Success Amid Secrets for Brooklyn D.A.

Hynes Outstrips Others in Orthodox Sex Abuse Crackdown

By Paul Berger

Published May 07, 2012, issue of May 11, 2012.
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Brooklyn District Attorney Charles Hynes may be virtually alone in setting up a special program to prosecute child sex abusers in the Orthodox community — and then refusing to disclose their names. But a Forward survey of several other jurisdictions with large concentrations of Orthodox Jews suggests Hynes’s record of indictments and convictions of such predators far outstrips that of prosecutors with less focused, if ostensibly more transparent, policies.

Brooklyn District Attorney Charles Hynes
getty images
Brooklyn District Attorney Charles Hynes

The survey, conducted after Hynes’s office formally acknowledged its policy of non-disclosure in a recent letter to the Forward, did not cover every Orthodox community. And the issue is further complicated by evidence that Hynes’s claim to have charged 85 Orthodox adults with sexual abuse in three years may be inflated.

But in Florida’s Miami-Dade County, Leah Klein, liaison to the Jewish community, recalled just one Orthodox abuse case during the past five years. A spokesman for the Los Angeles County District Attorney’s Office said she, too, remembered only one Orthodox abuse case in recent years. Ocean County Prosecutor Marlene Ford, whose office covers Lakewood, N.J., said she could recall only three abuse cases against an Orthodox adult since she took up the post five years ago.

Ford was one of several prosecutors who said it was unusual that Hynes refused to release the names of Orthodox abuse suspects he has compiled via Kol Tzedek, a special outreach program to Orthodox victims of sexual abuse. But several other prosecutors also declined to release such names.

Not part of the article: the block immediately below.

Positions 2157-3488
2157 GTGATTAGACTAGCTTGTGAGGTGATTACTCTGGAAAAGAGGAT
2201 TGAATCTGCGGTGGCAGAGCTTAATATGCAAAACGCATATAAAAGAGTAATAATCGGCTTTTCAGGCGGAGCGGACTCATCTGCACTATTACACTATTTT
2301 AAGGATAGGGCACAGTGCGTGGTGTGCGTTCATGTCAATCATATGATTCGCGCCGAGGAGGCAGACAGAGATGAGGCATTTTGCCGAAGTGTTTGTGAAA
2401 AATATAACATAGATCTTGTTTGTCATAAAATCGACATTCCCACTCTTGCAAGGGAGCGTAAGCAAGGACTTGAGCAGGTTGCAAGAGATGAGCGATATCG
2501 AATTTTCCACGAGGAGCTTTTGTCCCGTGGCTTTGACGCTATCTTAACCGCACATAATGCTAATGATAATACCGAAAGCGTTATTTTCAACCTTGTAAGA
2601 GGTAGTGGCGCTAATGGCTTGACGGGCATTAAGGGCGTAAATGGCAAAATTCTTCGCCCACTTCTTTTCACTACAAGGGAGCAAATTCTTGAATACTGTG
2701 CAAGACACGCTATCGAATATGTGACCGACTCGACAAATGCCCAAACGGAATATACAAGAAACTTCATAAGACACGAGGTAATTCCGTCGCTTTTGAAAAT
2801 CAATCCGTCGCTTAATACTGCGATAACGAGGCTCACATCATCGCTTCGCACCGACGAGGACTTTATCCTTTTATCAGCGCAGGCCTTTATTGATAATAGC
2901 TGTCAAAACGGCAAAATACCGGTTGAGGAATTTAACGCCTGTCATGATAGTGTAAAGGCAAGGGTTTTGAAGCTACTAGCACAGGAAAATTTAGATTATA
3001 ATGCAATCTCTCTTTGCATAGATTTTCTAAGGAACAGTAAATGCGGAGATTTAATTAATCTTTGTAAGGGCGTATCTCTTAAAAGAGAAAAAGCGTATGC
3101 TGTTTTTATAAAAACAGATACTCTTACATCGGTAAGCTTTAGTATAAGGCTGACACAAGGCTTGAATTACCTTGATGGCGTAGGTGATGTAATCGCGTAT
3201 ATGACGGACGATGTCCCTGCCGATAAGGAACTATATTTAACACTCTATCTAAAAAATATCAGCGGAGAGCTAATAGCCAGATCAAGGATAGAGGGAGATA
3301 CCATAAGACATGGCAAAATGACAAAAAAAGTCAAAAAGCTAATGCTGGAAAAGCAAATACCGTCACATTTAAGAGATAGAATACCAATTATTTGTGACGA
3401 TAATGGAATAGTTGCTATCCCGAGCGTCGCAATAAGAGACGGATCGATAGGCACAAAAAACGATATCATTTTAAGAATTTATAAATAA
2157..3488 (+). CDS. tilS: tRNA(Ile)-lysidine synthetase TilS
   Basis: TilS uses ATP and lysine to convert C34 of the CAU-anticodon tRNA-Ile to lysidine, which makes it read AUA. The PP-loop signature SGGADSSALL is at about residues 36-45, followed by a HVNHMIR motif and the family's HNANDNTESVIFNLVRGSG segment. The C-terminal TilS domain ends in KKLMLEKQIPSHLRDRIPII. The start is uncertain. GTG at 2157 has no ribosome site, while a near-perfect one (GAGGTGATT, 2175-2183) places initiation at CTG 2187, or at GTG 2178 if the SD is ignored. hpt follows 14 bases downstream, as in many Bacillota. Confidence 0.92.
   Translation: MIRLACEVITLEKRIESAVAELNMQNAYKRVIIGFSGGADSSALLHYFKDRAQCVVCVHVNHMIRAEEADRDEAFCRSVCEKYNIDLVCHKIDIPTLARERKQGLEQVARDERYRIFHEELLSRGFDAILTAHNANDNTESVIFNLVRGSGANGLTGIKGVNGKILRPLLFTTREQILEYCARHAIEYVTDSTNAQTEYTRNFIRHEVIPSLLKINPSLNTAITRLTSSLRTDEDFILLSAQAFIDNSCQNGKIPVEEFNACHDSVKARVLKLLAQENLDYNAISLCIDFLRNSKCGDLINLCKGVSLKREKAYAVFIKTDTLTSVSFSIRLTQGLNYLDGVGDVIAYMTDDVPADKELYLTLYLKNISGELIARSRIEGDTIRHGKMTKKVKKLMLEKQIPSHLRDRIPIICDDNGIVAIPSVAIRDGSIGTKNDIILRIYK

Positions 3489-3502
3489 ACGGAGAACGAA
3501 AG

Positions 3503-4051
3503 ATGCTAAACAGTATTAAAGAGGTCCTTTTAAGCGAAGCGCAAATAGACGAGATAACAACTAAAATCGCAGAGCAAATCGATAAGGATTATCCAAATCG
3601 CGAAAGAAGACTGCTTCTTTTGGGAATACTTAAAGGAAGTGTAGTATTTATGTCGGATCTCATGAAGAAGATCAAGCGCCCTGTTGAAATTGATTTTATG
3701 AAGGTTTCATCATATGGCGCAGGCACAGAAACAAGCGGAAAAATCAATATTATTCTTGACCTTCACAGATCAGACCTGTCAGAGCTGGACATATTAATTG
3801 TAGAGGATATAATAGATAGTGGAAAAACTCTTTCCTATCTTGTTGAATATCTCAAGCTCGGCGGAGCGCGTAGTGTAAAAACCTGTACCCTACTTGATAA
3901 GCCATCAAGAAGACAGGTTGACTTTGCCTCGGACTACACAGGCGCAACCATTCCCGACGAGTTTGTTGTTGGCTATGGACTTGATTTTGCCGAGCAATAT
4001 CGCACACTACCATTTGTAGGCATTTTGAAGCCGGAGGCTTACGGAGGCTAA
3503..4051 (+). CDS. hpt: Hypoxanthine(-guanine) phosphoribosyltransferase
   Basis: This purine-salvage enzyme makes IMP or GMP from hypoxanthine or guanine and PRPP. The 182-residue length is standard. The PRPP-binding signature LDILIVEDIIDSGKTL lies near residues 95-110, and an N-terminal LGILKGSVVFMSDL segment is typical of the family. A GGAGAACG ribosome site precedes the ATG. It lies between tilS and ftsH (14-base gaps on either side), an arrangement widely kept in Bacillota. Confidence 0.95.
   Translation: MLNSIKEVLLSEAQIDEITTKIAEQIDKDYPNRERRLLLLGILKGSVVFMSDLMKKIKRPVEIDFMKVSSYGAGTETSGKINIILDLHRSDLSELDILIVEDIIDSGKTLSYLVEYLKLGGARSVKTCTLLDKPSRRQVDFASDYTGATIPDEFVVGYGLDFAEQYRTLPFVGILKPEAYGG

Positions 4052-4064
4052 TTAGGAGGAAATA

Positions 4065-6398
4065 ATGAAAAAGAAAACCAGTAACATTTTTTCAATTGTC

Patricia Gunning, chief of the sex crimes unit in Rockland County, N.Y., said her office keeps no formal list like the one Hynes has compiled but she is currently handling about half a dozen Orthodox felonies plus multiple misdemeanors. Asked to disclose the names of these defendants, she refused.

The rarity of indictments or convictions of Orthodox sexual predators in other jurisdictions, compared with Hynes’s Brooklyn, suggests the complexity of evaluating the Brooklyn D.A.’s claim that pursuing sexual abuse in Orthodox communities requires a special approach.

His policy of not publicly disclosing alleged or even convicted Orthodox sexual predators was highlighted formally and in writing for the first time in Hynes’s response to a Freedom of Information Law request from the Forward and other media outlets. The Forward requested the names of the 85 alleged or convicted child sex abusers Hynes has publicly claimed to have charged in the last three years under the Kol Tzedek program.

“The circumstances here are unique,” Assistant District Attorney Morgan Dennehy wrote in his April 16 denial of the Forward’s request. “Because all of the requested defendant names relate to Hasidic men who are alleged to have committed sex crimes against Hasidic victims within a very tight-knit and insular Brooklyn community, there is a significant danger that the disclosure of the defendants’ names would lead members of that community to discern the identities of the victims.”

Hynes has been criticized for years by abuse victims and their advocates — and in editorials in media outlets such as the Forward — for his handling of sex crimes in the Orthodox community. The prosecutor not only refuses to name Orthodox individuals who have been charged with abuse, he is withholding the names of 14 people who were convicted of abuse-related crimes and 24 Orthodox adults who were released on probation after pleading guilty to lesser charges. They include at least 13 people who have registered or who will have to register as sex offenders.

Advocates for full disclosure argue that releasing names would enable members of these tight-knit communities to better protect their families. Institutions such as schools could also more easily ensure they don’t hire child sex abusers — who sometimes move from one Orthodox community to another — for positions that involve contact with children, advocates say.


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